Just how hooked is Britain on mobile technology?
According to research by the antivirus software company, Kaspersky, more than 55% of Brits would feel devastated if anything happened to their device and 47% have stated they can’t live without their phone.
In other words, “nomophobia”, – short for “no mobile phone phobia”, the persistent fear that comes from not having your phone and affects your daily life, possibly even your sleep — is on the rise.
This will come as interesting news to mobile broadband providers, whose services help people on the move or who have a need to be able to connect to broadband wherever they go.
Recognising that there are internet users out there like this, the providers offer a variety of mobile broadband deals so that their customers can stay as connected as possible. They can make the most of the tech to transform their phones into hotspots or get online by plugging a dongle into their laptops.
In light of this new information, they may choose to step up their marketing efforts. More than a quarter of Brits spend between five and ten hours a day online.
The market research company YouGov throws further light on the statistics, providing insight into who they may be and how they may feel about their phones.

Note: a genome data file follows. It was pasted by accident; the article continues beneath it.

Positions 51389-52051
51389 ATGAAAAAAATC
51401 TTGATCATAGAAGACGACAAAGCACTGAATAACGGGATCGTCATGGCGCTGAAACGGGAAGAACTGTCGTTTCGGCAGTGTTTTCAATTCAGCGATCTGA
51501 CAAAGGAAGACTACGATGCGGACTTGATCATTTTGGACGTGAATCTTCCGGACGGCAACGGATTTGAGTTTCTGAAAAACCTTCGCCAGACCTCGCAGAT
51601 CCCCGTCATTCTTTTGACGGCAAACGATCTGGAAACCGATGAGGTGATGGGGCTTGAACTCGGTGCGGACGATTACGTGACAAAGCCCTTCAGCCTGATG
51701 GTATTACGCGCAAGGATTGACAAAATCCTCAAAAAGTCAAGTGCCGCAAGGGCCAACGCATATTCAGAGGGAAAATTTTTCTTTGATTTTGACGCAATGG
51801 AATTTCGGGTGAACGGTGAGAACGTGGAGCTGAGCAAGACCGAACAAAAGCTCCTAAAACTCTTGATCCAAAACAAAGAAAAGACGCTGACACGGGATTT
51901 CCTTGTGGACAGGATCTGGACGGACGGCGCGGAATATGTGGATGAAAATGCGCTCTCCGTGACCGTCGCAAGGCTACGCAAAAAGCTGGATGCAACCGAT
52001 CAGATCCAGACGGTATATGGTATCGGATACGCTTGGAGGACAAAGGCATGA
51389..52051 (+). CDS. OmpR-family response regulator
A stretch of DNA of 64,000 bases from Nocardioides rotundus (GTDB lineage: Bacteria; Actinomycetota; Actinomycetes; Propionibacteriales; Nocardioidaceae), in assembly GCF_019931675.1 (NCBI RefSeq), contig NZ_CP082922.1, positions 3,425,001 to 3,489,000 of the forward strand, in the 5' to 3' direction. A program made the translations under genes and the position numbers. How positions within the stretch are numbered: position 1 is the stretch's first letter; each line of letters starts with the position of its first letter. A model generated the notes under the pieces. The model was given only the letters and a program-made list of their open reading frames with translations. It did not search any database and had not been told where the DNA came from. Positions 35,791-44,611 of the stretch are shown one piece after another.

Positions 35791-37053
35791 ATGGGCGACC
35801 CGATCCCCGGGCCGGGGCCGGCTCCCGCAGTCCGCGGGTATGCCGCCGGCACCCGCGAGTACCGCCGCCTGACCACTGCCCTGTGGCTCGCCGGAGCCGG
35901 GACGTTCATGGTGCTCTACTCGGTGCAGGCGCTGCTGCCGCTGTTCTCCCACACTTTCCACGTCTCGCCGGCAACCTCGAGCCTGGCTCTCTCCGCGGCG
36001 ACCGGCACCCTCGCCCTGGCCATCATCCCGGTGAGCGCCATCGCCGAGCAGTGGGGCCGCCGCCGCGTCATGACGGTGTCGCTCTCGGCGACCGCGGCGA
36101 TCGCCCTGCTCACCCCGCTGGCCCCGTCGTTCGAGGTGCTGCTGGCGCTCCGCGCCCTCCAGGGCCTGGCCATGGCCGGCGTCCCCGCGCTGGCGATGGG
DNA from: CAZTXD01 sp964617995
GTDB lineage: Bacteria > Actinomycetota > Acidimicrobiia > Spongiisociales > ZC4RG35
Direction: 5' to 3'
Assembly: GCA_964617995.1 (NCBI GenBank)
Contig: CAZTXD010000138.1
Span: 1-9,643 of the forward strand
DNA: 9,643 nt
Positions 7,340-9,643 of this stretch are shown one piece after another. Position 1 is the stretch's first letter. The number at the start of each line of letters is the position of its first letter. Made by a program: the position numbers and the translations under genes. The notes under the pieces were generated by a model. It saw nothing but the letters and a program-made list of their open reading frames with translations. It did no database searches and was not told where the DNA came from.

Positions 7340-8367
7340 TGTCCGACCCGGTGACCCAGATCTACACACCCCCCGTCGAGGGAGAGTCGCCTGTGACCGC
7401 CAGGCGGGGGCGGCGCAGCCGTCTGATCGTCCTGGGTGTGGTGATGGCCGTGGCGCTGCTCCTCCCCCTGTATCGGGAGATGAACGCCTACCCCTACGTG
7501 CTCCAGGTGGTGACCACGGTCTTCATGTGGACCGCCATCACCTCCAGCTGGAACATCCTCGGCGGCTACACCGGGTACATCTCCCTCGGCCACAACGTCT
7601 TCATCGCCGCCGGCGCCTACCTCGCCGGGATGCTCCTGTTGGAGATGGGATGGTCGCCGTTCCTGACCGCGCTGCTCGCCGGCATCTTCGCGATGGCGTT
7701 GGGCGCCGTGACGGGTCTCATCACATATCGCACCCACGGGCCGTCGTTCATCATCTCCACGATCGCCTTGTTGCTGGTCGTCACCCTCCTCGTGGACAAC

In recent research, they asked their participants to what extent they agreed or disagreed with the statement “I couldn’t get through the day without mobile communication.”
One in eight Brits firmly believed they couldn’t spend a whole day without using their phone.
Surprisingly, middle-aged people have been the ones who are more likely to fall into this group.
When it came to the statements “The internet is my main source of information” and “I wouldn’t be able to cope without the internet”, 90% of the adults who said they couldn’t spend a day without using their phone agreed with the statements.
Of those who said they could go a day without their phone, 77% agreed with the statement “I often scroll aimlessly through social media”. The statement “Super-fast broadband is important to me” got a nod of agreement from 84%.
As you may or may not expect, the lockdown has led to increased dependence on mobile apps. In a study of 2 000 adults, commissioned by eToro earlier this year, 41% said they’d been using their apps more than ever since the lockdown.
Thirty-one percent confessed they couldn’t bear the thought of being without their social media apps, as people call upon the technology to help them communicate with friends or family.
According to the study, the average adult has 36 apps on their phone. The most used of these apps are Facebook, Facebook Messenger and WhatsApp.
Interestingly, 44% of the people in the study felt you could learn a lot about someone from the way they organise their phone.
The apps you have on your phone may reveal whether you’re carefree, stressed and even whether you have a tidy home.
Organising your phone into tidy folders can be a sign that you’re unlikely to have a messy home, whereas a hotchpotch of work and leisure apps may suggest you find it hard to separate your home life and your career.
If you’re one of the many who struggles to go more than five minutes without picking up your phone, possible approaches to curb the habit include turning off as many notifications as possible and, so that your phone is less desirable to look at, turning the colour down to greyscale.